It’s often claimed Premier clubs pay a premium for British players – a homegrown tax, if you will. But what does it look like when we actually compare fees for British players with those for their foreign counterparts?
At first glance it might seem logical to pay more for British players. They’ll arrive at your club training ground pre-acclimatised to living and playing in England. And, especially in dressing rooms full of foreign players, they can make for great leaders. In 22 Premier League seasons only four non-native English speakers have ever captained their club to the title.
It’s undeniable that a great many of the exorbitant fees paid recently have been for British players. Think Andy Carroll (£35 million), Stewart Downing (£20m), Luke Shaw (£30m) and Joleon Lescott (£22), to name just a few.
Sure, there have been foreign players bought at gobsmacking inflated prices – Dimitar Berbatov, Fernando Torres and Erik Lamela spring to mind – but they seem to be far outnumbered by those for domestic talent.
To test the theory let’s stack up transfer fees paid in recent times for British players next to those for their vaguely comparable foreign counterparts.
In essence the point of this is to determine whether clubs pay extra for a player just because he happens to be British.
First up, the aforementioned Carroll. Costing Liverpool £35m in January 2011, he is perhaps the most compelling reason to believe in the existence of the ‘British tax’. This deal raised more than a few eyebrows, even at the time. It was an astronomical sum for a player who scored a goal only every two-and-a-half matches for Newcastle, who spent a season in the Championship.
Compare that to the transfer of Alexis Sanchez this summer, from Barcelona to Arsenal. The fee wasn’t disclosed, but it’s believed to be somewhere between £32m and £35m. Sanchez, one of the world’s best wide forwards, clearly inhabits a different footballing galaxy to Carroll.
Sanchez was cheaper than Carroll, after adjusting for inflation. The only explanation? A British tax.
Not convinced? In the same window, the same club bought Luis Suarez, then an unmistakably gifted frontman with a gigantic upside and a knack for putting up obscene numbers, for £12.2 million less than Carroll.
And yes, the Merseyside club sold Spanish superstar Fernando Torres in the same window for £50m, which seems now to be inflated beyond belief. But remember, at the time Chelsea thought they were getting one of the very best strikers in the world, one who’d proved himself in England, no less.
A center-forward like that doesn’t come around too often. To give some context, in 2009 Zlatan Ibrahimovic was sold to Barcelona for £40m plus a 28-year-old Samuel Eto’o, who was valued in the region of £20-30m.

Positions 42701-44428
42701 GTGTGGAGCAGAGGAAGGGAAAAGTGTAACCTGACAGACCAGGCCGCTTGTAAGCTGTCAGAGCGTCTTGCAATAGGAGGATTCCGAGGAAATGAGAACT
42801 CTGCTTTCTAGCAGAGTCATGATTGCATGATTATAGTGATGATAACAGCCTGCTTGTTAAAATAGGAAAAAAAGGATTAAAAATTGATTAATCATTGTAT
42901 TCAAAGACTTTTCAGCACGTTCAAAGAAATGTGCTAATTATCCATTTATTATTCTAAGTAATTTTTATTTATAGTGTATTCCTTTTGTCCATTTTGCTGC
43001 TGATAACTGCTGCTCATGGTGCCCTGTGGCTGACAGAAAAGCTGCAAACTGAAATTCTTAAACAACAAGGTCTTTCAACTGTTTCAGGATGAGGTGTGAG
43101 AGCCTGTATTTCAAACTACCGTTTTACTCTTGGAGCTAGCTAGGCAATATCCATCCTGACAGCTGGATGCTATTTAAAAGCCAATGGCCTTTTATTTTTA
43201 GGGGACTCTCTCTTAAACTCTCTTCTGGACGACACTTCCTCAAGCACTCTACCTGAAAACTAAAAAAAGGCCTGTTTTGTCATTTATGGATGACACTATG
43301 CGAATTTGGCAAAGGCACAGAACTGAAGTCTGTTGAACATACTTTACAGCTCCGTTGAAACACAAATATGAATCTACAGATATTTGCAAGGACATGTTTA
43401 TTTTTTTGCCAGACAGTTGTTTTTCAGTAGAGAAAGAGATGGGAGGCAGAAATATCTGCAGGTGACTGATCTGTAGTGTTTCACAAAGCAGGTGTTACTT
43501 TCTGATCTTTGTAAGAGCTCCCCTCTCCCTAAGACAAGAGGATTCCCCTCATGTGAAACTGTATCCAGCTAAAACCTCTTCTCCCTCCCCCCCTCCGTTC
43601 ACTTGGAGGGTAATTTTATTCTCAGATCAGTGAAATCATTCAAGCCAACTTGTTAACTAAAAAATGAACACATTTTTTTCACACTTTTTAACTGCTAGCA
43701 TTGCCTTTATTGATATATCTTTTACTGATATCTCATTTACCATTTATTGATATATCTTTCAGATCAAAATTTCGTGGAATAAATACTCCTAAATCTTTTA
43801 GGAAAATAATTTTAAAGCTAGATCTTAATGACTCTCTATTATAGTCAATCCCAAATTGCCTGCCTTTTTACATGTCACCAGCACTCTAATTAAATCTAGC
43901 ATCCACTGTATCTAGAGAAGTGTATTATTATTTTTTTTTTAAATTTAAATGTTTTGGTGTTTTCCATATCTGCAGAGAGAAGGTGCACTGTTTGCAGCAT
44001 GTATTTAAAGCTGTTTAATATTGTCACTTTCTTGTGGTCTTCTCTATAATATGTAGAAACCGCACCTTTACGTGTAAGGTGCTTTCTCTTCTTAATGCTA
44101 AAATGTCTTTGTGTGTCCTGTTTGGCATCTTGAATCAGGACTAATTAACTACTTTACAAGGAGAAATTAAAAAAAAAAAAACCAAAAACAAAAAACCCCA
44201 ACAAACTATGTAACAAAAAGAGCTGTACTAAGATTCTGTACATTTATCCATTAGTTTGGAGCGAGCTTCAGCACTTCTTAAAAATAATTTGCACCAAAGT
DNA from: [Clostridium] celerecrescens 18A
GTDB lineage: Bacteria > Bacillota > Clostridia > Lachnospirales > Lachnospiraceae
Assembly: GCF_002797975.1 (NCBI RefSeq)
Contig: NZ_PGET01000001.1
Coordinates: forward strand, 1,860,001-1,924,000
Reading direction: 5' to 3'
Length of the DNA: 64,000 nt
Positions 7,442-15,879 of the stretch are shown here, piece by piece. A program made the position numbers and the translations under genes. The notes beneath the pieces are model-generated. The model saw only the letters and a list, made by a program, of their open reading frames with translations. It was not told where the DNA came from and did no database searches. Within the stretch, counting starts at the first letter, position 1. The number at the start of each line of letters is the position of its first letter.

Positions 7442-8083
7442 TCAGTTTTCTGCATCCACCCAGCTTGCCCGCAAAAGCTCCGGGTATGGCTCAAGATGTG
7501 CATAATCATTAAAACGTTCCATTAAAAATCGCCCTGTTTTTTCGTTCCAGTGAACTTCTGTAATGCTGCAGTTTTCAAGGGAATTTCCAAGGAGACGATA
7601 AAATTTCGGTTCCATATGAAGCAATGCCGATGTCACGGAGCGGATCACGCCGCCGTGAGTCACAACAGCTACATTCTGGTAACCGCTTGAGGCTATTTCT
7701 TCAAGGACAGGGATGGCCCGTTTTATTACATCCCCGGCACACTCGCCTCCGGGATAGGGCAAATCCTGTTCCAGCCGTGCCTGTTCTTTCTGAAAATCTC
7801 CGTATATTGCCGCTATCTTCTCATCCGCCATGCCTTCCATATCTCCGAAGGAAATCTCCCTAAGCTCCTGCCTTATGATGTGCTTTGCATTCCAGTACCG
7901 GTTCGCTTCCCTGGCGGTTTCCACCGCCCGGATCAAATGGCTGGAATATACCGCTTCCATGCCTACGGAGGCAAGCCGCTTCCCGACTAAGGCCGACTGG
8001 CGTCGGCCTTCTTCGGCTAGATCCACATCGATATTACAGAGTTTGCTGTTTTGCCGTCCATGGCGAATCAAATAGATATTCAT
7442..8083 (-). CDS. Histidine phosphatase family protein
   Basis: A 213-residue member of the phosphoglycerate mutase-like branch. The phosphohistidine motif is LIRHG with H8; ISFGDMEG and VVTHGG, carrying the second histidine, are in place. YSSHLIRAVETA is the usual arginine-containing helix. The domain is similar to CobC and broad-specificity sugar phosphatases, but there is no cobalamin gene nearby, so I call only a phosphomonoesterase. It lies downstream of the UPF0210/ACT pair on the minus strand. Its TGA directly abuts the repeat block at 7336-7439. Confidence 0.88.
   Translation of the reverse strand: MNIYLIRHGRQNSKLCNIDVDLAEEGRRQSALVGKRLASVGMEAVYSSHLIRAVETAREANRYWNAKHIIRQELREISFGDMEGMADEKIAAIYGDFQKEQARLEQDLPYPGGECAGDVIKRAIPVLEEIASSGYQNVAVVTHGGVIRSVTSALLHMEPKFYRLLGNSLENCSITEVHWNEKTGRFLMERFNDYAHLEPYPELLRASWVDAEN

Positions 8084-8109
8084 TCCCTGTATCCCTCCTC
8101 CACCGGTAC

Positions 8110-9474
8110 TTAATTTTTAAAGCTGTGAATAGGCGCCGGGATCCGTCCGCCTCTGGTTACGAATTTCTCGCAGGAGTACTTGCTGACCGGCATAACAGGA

But perhaps these findings don’t hold up for players of other positions.
Fraser Forster, a 26-year-old England international goalkeeper, was last week deemed by Southampton to be worth Celtic’s £10m valuation.
Yet in 2012, Tottenham paid just £2m more for the then 25-year-old Hugo Lloris. The Frenchman, even then one of the most coveted keepers in the world, was already captaining his national team and had racked up 36 more caps than Forster has.
We see the same pattern in midfielders and defenders, too.
Brendan Rodgers paid almost twice as much for Joe Allen (£15m) as he did for Philippe Coutinho (£8m), two broadly similar players. Ask any Liverpool fan, Coutinho is undoubtedly the more valued member of that team.
Another prime example of the British tax is Luke Shaw. Bought by Manchester United this window for £30m, he’ll surely do very well to match the efforts of another Premier League full-back, Chelsea’s Cesar Azpilicueta, bought two years ago for £23m less. Mathieu Debuchy, currently light-years ahead of Shaw as a full-back, only cost Arsenal £10m this summer.
This is just the tip of the iceberg. There are countless examples of similarly talented players going for vastly differing fees, for no apparent reason other than nationality.
Why do we see this? There are differing explanations, but probably none that make an actual difference to on-pitch performance.
Will we continue to see this? My guess is no. When clubs realise they’re paying unreasonable premiums for homegrown players they’ll simply stop buying British.
Indeed, some clubs already have. Newcastle United’s scouts seem to be obsessed with French players, while Arsène Wenger, the original Francophile, has recently switched his focus to German youngsters.
But for now at least, we’ll have to get used to the fact that British players simply cost more. All we can do is shrug our shoulders and chalk it up to a market inefficiency.